Nearly two years before coronavirus became a household word, a National Institute of Health lab in Montana was conducting experiments with bats that focused on the spread of the virus.
The 2018 research was funded by the “Intramural Research Program of the National Institute of Allergy and Infectious Diseases (NIAID), National Institutes of Health (NIH), and a research grant from NIH AID,” according to a report on the study available through the National Library of Medicine.
At the time, Dr. Anthony Fauci was the director of NIAID, a post he held from 1984 until his retirement in 2022.
The research was conducted at the Rocky Mountain Laboratories in Montana, which NIAID calls a “premier NIH facility for biomedical research.”
The experiment sought to determine whether the WIV1-coronavirus could infect and replicate in a group of 12 Egyptian fruit bats.
“They performed exams on the animals daily and measured things like body weight and temperature,” the Daily Mail reported. “Scientists also took samples from the bats’ noses and throats.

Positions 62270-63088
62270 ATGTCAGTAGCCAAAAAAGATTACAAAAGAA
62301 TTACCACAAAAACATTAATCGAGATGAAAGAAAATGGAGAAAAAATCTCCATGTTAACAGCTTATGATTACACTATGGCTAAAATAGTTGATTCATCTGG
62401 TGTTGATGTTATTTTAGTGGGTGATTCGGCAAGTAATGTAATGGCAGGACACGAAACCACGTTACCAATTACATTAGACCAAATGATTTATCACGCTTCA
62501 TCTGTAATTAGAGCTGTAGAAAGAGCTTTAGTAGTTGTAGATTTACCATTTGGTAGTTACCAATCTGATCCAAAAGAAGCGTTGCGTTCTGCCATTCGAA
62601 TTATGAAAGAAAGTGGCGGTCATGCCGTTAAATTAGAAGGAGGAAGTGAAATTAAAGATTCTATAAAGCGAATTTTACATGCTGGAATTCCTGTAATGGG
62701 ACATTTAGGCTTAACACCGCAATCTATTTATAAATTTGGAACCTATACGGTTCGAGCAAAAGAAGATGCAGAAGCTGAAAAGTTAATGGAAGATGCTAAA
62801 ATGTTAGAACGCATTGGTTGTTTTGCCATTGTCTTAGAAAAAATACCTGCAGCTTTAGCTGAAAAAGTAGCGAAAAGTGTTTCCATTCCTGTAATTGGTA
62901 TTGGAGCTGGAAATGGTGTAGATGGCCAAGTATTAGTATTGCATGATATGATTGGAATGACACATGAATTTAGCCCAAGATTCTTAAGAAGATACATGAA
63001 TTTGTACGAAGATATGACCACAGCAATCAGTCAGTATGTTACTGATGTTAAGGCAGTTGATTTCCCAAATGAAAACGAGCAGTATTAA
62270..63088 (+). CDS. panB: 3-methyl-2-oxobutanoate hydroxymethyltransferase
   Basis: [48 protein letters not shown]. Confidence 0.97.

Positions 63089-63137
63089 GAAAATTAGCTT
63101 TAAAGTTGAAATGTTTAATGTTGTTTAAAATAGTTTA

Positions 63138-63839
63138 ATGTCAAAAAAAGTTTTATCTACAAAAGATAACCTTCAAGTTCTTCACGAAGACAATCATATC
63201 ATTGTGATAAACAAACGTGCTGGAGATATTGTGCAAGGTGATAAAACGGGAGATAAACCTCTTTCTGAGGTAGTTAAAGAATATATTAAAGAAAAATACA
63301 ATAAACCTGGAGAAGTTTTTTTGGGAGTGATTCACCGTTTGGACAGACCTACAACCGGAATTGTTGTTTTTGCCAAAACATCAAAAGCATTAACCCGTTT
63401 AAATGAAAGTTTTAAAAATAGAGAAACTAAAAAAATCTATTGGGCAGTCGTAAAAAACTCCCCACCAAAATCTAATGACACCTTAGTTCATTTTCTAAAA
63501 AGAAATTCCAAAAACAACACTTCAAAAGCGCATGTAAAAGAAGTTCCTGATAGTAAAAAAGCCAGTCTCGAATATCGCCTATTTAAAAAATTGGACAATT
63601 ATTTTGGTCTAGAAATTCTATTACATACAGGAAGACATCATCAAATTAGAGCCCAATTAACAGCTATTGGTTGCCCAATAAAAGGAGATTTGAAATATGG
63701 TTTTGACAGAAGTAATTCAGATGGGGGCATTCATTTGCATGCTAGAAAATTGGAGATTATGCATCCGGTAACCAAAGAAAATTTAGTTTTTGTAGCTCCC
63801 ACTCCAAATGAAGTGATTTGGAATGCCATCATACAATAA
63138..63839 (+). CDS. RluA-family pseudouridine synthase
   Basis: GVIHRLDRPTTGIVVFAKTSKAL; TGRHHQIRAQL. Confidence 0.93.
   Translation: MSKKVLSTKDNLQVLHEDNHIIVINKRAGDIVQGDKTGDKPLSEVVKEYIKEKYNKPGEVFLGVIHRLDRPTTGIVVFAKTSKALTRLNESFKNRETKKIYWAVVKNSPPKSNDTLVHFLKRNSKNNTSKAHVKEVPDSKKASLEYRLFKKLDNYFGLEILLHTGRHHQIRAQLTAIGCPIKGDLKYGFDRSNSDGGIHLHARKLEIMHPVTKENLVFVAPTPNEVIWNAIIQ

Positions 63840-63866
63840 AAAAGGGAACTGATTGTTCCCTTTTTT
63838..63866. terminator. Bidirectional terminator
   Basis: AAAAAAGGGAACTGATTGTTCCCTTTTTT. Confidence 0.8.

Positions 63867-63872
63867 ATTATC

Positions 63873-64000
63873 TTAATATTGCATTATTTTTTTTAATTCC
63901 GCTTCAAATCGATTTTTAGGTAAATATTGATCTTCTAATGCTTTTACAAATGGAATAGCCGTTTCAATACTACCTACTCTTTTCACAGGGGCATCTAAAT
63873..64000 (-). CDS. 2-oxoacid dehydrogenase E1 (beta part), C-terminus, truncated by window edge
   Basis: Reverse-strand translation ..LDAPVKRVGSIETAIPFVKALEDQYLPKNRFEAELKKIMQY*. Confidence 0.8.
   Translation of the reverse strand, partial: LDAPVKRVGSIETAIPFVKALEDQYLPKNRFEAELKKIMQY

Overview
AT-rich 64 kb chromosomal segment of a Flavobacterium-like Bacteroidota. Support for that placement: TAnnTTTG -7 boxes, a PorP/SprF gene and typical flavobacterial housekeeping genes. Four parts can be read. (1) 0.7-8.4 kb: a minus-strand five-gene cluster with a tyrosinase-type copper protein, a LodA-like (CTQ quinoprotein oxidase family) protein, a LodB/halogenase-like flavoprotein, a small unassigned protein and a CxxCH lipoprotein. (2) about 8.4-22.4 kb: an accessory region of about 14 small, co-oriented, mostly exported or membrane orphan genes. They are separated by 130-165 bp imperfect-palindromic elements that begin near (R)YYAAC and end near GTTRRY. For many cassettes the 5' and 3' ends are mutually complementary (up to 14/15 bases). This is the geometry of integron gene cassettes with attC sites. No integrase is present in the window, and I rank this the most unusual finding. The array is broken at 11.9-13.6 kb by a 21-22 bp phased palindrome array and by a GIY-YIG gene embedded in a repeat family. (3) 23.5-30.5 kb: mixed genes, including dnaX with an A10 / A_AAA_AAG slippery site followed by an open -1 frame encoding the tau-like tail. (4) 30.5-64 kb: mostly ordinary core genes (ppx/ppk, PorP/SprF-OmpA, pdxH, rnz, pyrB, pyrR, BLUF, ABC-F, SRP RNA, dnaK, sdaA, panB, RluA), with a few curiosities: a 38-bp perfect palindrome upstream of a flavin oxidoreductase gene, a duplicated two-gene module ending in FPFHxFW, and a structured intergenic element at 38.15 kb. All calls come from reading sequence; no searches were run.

“On days three, seven and 28, four of the bats were euthanized and their heart, liver, kidney, spleen, bladder, reproductive organs, eyes and brain were collected for analysis. Scientists also analyzed white blood cell count and antibodies.”
The report on the experiment said that the virus was “unable to cause a robust infection” in the bats, later concluding that the spread of the virus could be specific to some bat species but not others.
The report also noted that existing research “suggests that a substantial portion of the SARS-like viruses circulating in bats cannot infect humans directly.”
COVID-19 was first reported in China in late 2019. Extensive debate has since raged whether the virus spread to humans through some as-yet-undiscovered animal pathway or was leaked from the Institute of Virology in Wuhan, China, where the outbreak was first noticed.
Fauci has scoffed at the lab-leak theory. He has also insisted that no “gain of function” research was approved on his watch. Such research is designed to increase the power of a virus to do harm to its host.
The bats for the 2018 project were obtained from the Catoctin Wildlife Preserve and Zoo in Thurmont, Maryland, the report said. The zoo is not far from the presidential retreat at Camp David.
Anthony Bellotti, the president and founder of White Coat Waste, denounced the project in a statement.
“Our investigation has uncovered the real-life horror story of how a shady roadside zoo whose curator was an NIH animal experimenter shipped off bats to a deadly government virus lab overseen by Dr. Fauci to be infected with a coronavirus obtained directly from the Wuhan lab that experts believe caused Covid,” he said, according to the Post Millennial.